Group Riding: Protect Your Safety & Your Legal Rights

Aug 17, 2012 View Comments by

Group riding is part of a biker’s way of life. Whether you’re heading to a bike night, rally, or on a cross-country road trip with friends, you still need to keep safety a top priority. Not only will it help you avoid being injured in an accident, but it will also help protect your legal rights if you’re involved in a collision with a car or another motorcycle.

Tips for Riding in a Group

  • Arrive with a full tank of gas, having checked your bike beforehand. Always be sure your brakes, signals, headlight, etc. are working properly.
  • Meet with your group before you head out. Discuss the route, rest stops, hand signals, and plans in case of an emergency.
  • There should be a lead and tail rider for each group. They should be experienced and know the route you plan to take.
  • Your group should have 5-7 riders. If you have a large group, ride in sub-groups. Each sub-group should have its own lead and tail rider.
  • At least one rider in each group or sub-group should pack a cell phone, first-aid kit, and full tool kit. Every rider should store a “just in case card” in a storage compartment on their motorcycle. The card should list emergency contact information, current medicines and medical conditions, and insurance information.
  • Follow the formation for group riding. The leader rides in the left third of the lane. The next rider stays at least one second behind in the right third of the lane. The rest of the group follows the same pattern, following in a single-file formation when on a curvy road or in potentially dangerous riding situations. Ride 3-5 seconds behind a rider when riding single-file.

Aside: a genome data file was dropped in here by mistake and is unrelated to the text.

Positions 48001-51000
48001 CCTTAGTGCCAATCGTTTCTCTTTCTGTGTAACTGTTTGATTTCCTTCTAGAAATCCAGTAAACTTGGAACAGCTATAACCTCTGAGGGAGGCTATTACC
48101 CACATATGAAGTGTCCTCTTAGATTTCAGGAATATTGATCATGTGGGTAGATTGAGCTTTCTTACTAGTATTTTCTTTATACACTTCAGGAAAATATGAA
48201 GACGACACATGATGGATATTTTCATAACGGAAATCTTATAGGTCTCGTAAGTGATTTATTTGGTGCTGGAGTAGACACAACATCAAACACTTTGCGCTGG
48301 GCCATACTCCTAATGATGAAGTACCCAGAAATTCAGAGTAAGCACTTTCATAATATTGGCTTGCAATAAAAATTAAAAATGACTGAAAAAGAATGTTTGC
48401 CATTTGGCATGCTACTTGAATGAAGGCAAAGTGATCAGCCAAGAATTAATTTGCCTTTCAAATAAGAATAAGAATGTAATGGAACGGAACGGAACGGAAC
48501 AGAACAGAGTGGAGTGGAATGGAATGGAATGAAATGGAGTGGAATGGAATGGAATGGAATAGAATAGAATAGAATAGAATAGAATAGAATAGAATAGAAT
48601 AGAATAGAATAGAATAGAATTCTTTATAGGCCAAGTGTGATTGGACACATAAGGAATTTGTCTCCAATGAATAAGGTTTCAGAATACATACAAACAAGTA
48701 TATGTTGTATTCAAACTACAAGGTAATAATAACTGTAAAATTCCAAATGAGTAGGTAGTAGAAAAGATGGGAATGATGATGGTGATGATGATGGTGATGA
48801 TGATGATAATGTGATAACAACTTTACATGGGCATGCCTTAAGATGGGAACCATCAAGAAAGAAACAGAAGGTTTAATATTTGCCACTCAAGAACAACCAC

• Use the group riding hand signals recognized by the Motorcycle Safety Foundation, which will allow you to communicate with other riders while you’re on the road.
  • Don’t ride directly next to another rider.
  • If you’re not the tail rider, check your rear-view mirrors occasionally to make sure the other riders are still behind you.

Many group riders are seasoned bikers, but no matter how long you’ve been riding a motorcycle it’s important to keep motorcycle safety a priority. It will help you prevent injuries, but it also will protect your legal rights. No biker wants to be in an accident— especially one that involves another biker who could be a friend or family member. Avoiding an accident also means avoiding insurance company hassles, unnecessary legal hassles, and threats to your financial security.

Tags: , , Categories: Touring & Safety Tips

About the author

I have over 45 years of experience helping injury victims. My Pennsylvania-based law firm, Edgar Snyder & Associates, has represented hundreds of bikers and am active in the biker community. The Edgar Snyder & Associates’ Harley-Davidson makes appearances at bike nights and rallies throughout the riding season.